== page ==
There is not sufficient reason for distinguishing between the Levy and the Purcell in the services rendered. If the latter was more active ,or m,ore serviceable after she came up, the former was the first upon the scene, and ,the first to commence playing upon the flames, when every moment was precious. The services of the Joe in holding the Levy against the tide while preparing to pull the Cyclone away from the wharf, though brief and slight, are entitled to some recognition. She was occupied in this service probably not more than five or ten minutes, about one-tenth of the time occupied by the Niagara in somewhat similar but much more important services in the case of 1'he Jonathan Chase, 2 FED. REP. 268, for which BENEDICT, J., allowed the latter $350. I allow to the owners of the Joe and her crew, but without costs, as their petition was filed during the , progress of this trial, the sum of $35,-one-ha1£ to go to the owners, and of the other half $7.50 to her captain, and the rest to be divided equally among her crew. Of the residue of the above award, one-fourth should go to the owners of the Purcell, and one-fourth to the owners of the Levy. From the remainder there should be allowed, first, $.100 to John Graham fOr his expenses and personal injuries arising from his fall while on board the Cyclone engaged in handling the hose in extinbuishing the fire. The open hatches exposed all to equal danger; and, this danger, incident to rendering assistance, is considered in the amounts charged upon the saved property. When all the persons expo8ed to such a danger are before the court, I consider it but just that those who have .suffered the evil results arising from that danshould have some recognition and compensation for their special loss, on the same principle that a vessel would be allowed for hawsers or lines destroyed in rendering the salvage services. It is in accordance, moreover, with the principle on which salvage is awarded, that in distributing the award some recognition should be made of We special losses or injuries which those engaged in rendering the services may have suffered; for all will be the more ready to face danger upon the assurance that any special injury which may happen to fall upon anyone will receive due recognition dnd compensation. In the case of The Marquis of Htmtl,li, 3 Hagg. 246, where three persons had lost their lives in endeavoring to go for a, government steamer by request of the ship's agent, on an errand not immediately connected with the salvage itself, and not contributIng to it at all, £100 were allowed by Sir JOHN NICHOLL to the families of the deceased.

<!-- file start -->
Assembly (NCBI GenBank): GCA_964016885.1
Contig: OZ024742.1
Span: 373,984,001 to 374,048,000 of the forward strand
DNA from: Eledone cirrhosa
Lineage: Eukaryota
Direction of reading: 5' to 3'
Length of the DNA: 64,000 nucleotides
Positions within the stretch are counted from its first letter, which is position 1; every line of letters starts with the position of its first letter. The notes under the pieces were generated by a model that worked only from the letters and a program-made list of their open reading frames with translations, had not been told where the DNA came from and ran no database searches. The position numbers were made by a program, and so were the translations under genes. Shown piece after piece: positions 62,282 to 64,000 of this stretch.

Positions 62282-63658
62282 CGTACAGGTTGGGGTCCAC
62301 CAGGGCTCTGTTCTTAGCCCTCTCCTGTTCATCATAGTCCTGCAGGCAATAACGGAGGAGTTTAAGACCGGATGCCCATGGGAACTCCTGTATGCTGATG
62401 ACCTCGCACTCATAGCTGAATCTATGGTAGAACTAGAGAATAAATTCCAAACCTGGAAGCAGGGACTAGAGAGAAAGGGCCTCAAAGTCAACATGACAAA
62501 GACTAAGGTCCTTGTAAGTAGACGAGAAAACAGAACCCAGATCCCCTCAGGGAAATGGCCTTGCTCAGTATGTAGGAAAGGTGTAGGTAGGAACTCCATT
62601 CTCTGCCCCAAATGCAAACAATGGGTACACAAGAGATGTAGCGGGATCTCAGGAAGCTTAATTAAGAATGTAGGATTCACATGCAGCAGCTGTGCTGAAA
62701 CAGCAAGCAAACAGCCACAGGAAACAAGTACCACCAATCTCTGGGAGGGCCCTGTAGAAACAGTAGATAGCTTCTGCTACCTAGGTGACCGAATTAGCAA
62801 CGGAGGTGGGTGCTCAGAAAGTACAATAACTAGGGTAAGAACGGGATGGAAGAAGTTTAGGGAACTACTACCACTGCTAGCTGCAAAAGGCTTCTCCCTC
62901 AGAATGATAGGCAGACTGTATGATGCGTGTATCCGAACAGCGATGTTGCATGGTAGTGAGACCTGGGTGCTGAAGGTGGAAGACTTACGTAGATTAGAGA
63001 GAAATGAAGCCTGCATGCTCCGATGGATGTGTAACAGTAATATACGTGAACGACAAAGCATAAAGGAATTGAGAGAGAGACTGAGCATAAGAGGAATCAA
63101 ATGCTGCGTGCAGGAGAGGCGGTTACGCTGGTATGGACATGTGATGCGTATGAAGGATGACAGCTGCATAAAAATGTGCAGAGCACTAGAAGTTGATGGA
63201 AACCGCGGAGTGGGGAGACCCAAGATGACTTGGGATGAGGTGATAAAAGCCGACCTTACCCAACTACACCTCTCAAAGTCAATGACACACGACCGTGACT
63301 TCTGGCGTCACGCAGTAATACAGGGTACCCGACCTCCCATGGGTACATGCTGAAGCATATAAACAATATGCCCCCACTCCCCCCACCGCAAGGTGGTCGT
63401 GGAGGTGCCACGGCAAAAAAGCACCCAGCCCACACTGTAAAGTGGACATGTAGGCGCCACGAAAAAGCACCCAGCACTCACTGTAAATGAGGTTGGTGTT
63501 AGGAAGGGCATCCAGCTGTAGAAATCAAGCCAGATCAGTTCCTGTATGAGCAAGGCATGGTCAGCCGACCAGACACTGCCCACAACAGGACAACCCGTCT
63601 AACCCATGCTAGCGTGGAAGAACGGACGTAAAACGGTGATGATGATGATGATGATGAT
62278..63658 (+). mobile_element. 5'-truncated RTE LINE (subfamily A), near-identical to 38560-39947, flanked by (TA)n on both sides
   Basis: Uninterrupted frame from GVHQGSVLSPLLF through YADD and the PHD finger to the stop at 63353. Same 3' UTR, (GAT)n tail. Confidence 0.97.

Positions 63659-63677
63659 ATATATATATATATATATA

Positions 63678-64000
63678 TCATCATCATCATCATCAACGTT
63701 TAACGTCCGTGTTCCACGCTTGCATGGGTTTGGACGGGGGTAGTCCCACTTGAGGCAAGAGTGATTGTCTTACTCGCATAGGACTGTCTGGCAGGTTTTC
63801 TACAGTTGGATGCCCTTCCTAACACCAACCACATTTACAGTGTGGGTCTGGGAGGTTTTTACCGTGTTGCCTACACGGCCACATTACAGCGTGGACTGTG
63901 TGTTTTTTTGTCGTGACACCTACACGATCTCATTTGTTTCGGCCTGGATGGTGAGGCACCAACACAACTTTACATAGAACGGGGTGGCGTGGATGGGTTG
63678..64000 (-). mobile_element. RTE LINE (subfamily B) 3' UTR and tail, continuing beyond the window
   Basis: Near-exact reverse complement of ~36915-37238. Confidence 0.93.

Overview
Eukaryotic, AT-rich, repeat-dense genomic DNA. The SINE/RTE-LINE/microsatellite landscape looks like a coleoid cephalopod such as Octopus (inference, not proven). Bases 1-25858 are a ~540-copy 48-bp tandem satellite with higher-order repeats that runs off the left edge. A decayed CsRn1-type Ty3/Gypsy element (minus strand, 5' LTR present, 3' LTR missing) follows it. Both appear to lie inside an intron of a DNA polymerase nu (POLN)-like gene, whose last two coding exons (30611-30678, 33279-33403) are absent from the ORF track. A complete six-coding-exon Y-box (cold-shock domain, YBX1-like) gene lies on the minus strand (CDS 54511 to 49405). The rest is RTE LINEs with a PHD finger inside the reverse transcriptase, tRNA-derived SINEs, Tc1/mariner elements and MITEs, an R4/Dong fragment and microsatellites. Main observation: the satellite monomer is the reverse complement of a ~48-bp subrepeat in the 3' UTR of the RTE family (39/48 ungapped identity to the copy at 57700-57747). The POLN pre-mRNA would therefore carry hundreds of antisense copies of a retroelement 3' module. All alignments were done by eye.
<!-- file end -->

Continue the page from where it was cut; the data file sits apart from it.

LONG V. THE TAMPICO.
Of the residue of the award $250 should be allowed to the captain of the Levy, and the captain of the Purcell; the remainder to be divided equally among the remaining 16 Illen who rendered assistance, including the crew of the two tuga, Gtaham, and the other persons whose names have been presented as petitioners on the trial, with costs to the libelants in each case.
THE TAMPICO. 'fIn: PROGRESSO.
:May 22, 1883.)
(Di8trict Court, 8. D. New York.
A reasonable apprehension of immediate danger "is a sufficient basis for an award of salvage compensation for rescuing vessels from fire.
SUIT AGAINST UNITED STATEs-IN PERSONAM.
No suit can blj maintained against the gover.nment in per8onam,. and the same immunit.y is extended by comity to foreign sovereigns with whom this country is at peace, and no attaul1ment or garnishee process can be susta.:ned at common law, whereby the public property·of a foreign government can be attached. 3.
No suit in rem in admiralty can be sustained, or seizure made by the marshal, under process against property of the government devoted to public uses, and 10 possession of an officer of the government.
FOREIGN GOVERlfMENTS-IM:lIUNITY FROM
The same immunity. from seizure is by comity extended. to the property of a foreign government in the public service and in possession of its officers.
5. SAME-ATTACHMENTS IN REM.
Attae,hments in rem may, however, be enforced by seizure in admiralty a.l!'jj,inst property of the government, if it be not at the time of the seizure in the public service, or in the possession of any officer of the government, but in the hands of a private bailee, for transportation merely. No greater exemption can be claimed in behalf of the property of a foreign government.
SAME-SALVAGE-BUXDEN OF PROOF.
In claiming exemption from seizure upon a iien forllalvage services, the bur. den of proof is upon those. claiming the exemption. and it should' appear clearly that the property had become the property of tl1e government, and 10 possession of some person proved to be its officer or representative.
SAME-IMMUNITy-By WHOM CLAIMED.
Immunity from seizure ca,n only be claimed by the' 'gpvernment itself, or by some provedorreeognized officer or Rgent interveuing in its behalf. Interven. tion by a private citizen merely describing himself as al!'ent. without proof. should not be deemed sufficient.